Plants in ‘horrendously overgrown garden jungle’ leaves homeowner with £3,000 bill 

Plants in ‘horrendously overgrown garden jungle’ are chopped down by council workers in mammoth two-day clearing operation after neighbours complain – and homeowner is left with £3,000 bill

  • Eastbourn Borough Council had to use a chainsaw to access the garden
  • The homeowner’s neighbours complained about the eyesore in July 
  • He promised to get rid of undergrowth within three months
  • The council charged him £3,000 after he didn’t clear the huge shrubs

A homeowner who left his garden to grow into an out-out-control ‘jungle’ had his plants chopped down by the council who have slapped a near £3,000 charge on the property. 

Contractors from Eastbourn Borough Council had to use a chainsaw to wade through and hack back bushes to gain access to the garden in late October.

Neighbours complained to the Borough Council about the ‘horrendously overgrown’ eyesore in July, 2022.

The homeowner promised to get rid of undergrowth within three months but ended up doing nothing about the huge shrubs, the authority said.

Neighbours complained to the Borough Council about the 'horrendously overgrown' eyesore in July, 2022

Neighbours complained to the Borough Council about the ‘horrendously overgrown’ eyesore in July, 2022

A section 215 untidy land notice was served by the council
A court hearing was not needed to put the charge on the property as the notice issued by the council was ignored by the homeowner
Slide me

Contractors from Eastbourn Borough Council had to use a chainsaw to wade through and hack back bushes to gain access to the garden in late October and was slapped with a £3,000 charge to cover the costs of the contractors 

They then began a mammoth two-day clearing operation, during which a greenhouse was found to be covered in ivy.

The charge on the house was made to cover the costs of the clearance work and will be recovered when the property is sold.

A court hearing was not needed to put the charge on the property as the notice issued by the council was ignored by the homeowner, Eastbourn Borough Council said.

A section 215 untidy land notice was served by the council that gave the nightmare neighbour three months to tidy up their land.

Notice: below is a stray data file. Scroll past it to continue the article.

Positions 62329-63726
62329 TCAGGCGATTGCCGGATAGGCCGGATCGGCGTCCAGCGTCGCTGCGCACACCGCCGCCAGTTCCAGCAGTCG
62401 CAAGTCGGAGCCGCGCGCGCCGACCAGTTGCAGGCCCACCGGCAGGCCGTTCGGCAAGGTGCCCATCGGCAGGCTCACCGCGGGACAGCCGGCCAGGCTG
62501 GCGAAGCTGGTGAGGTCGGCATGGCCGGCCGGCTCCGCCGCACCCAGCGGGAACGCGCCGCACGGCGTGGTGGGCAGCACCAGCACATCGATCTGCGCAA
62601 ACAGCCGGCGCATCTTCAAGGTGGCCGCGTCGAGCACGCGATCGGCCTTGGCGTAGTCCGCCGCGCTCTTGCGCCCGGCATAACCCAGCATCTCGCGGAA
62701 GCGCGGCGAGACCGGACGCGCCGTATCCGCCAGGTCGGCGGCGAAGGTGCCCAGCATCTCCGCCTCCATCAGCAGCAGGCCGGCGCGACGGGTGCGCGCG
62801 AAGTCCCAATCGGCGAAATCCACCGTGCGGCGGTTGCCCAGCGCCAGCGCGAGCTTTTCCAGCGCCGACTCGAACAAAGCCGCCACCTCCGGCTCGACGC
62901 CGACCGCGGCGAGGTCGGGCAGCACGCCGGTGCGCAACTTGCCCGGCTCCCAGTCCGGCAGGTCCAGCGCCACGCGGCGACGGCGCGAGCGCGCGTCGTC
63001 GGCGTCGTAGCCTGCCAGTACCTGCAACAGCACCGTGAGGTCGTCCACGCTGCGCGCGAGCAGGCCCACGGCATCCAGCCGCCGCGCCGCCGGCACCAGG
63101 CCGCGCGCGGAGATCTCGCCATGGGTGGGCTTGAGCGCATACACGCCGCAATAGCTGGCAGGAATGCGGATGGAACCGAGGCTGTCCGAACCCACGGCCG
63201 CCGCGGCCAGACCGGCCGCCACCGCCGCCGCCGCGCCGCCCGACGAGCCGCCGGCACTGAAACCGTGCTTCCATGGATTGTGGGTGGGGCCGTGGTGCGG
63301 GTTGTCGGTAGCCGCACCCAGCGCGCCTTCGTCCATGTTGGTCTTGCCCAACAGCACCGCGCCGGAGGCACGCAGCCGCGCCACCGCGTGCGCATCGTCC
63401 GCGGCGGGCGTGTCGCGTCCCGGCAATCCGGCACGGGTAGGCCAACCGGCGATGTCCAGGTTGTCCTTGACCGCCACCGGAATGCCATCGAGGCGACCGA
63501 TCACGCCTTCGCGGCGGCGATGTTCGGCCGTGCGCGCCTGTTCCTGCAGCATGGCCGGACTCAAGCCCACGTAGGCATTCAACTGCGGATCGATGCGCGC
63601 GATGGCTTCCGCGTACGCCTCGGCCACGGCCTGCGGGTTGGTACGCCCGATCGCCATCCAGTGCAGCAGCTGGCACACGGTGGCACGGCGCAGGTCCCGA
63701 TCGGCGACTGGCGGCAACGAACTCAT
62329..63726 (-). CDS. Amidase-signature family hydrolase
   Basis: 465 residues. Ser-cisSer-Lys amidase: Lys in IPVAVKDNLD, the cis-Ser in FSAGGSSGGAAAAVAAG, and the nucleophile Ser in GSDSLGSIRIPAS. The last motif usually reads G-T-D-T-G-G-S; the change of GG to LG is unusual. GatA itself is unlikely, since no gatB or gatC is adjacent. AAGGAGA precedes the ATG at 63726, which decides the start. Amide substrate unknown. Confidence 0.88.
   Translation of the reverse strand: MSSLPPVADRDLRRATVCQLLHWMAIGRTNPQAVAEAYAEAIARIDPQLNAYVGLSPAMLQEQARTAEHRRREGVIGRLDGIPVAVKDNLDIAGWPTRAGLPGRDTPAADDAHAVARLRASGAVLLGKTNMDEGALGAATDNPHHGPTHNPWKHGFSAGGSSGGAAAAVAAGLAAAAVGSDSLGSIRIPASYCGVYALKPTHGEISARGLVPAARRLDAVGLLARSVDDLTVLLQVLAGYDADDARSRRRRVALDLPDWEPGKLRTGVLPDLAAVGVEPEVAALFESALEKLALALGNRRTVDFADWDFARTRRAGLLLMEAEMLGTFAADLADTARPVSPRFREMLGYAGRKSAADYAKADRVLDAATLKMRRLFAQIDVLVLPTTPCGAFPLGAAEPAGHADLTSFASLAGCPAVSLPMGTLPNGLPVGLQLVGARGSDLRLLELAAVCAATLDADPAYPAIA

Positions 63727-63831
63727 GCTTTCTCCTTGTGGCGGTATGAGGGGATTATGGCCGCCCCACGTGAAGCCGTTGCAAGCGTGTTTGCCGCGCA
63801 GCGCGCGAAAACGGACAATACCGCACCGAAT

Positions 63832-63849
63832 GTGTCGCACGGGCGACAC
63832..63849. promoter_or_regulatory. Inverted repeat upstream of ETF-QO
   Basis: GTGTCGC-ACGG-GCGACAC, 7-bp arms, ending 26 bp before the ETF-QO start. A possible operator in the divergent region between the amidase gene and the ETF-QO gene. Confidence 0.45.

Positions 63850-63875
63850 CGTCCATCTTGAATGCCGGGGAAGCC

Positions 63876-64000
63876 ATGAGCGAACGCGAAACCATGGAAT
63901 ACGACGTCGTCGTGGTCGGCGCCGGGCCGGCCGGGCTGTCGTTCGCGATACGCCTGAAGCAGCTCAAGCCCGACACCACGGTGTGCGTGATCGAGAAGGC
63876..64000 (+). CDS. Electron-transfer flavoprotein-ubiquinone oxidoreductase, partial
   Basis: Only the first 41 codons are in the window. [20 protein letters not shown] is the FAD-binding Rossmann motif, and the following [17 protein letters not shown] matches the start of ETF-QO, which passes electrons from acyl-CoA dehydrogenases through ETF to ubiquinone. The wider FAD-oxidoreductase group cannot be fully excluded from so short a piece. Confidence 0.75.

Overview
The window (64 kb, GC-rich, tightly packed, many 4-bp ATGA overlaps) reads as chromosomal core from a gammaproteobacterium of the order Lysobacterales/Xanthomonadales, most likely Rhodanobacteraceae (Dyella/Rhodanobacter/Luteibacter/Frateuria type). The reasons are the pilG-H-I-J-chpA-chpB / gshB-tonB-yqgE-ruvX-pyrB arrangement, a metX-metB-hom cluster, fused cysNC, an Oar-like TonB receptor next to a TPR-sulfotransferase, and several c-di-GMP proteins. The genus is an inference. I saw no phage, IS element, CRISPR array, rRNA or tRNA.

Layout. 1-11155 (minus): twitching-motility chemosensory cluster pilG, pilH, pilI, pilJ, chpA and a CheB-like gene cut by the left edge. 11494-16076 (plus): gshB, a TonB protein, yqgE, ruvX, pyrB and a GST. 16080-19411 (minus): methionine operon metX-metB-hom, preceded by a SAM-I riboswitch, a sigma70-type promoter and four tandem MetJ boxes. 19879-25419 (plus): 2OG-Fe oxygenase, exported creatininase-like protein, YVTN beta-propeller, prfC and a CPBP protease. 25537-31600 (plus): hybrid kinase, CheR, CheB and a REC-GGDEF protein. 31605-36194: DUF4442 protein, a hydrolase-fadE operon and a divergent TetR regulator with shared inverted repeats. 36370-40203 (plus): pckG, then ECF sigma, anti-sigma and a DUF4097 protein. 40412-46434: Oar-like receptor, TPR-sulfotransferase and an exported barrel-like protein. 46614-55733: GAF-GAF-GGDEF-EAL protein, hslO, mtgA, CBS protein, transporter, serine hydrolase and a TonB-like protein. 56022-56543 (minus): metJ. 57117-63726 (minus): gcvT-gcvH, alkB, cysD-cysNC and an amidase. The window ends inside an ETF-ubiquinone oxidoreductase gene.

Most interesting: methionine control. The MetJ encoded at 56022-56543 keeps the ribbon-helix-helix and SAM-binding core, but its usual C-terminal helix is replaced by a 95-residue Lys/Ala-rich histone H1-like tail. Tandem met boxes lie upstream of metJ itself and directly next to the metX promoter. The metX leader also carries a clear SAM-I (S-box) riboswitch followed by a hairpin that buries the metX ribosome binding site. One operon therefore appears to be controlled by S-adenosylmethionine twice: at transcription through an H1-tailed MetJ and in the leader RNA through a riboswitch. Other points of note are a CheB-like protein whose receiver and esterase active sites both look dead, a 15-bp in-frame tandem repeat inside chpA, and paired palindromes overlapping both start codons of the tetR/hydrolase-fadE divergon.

The notice allows councils to demand land be cleaned up when it ‘damages the amenity’ of a neighbourhood.

Before issuing one town halls need to consider the site’s condition, the impact on the surrounding area and the scope of their powers.

Around 80 per cent of such notices issued nationally have been complied with since 1999.

A section 215 untidy land notice was served by the council that gave the nightmare neighbour three months to tidy up their land

A section 215 untidy land notice was served by the council that gave the nightmare neighbour three months to tidy up their land

The homeowner promised to get rid of undergrowth within three months but ended up doing nothing about the huge shrubs, the authority said

The homeowner promised to get rid of undergrowth within three months but ended up doing nothing about the huge shrubs, the authority said

The charge on the house was made to cover the costs of the clearance work and will be recovered when the property is sold

The charge on the house was made to cover the costs of the clearance work and will be recovered when the property is sold 

Councillor Colin Swansborough, cabinet member for place services at Eastbourne Borough Council, said after the garden was cleared: ‘Taking enforcement action is a last resort, but those who ignore the advice of our officers should be in no doubt that we will take direct action if needed.

‘Quite understandably some residents in Park Avenue wanted this horrendously overgrown garden jungle cut back.

‘I’m all for giving wildlife a home and allowing the grass to grow and hedgerows to flourish, but this was beyond any reasonable interpretation of that approach to gardening.’

The charge on the house was made to cover the costs of the clearance work and will be recovered when the property is sold.

A court hearing was not needed to put the charge on the property as the notice issued by the council was ignored by the homeowner, Eastbourn Borough Council said.

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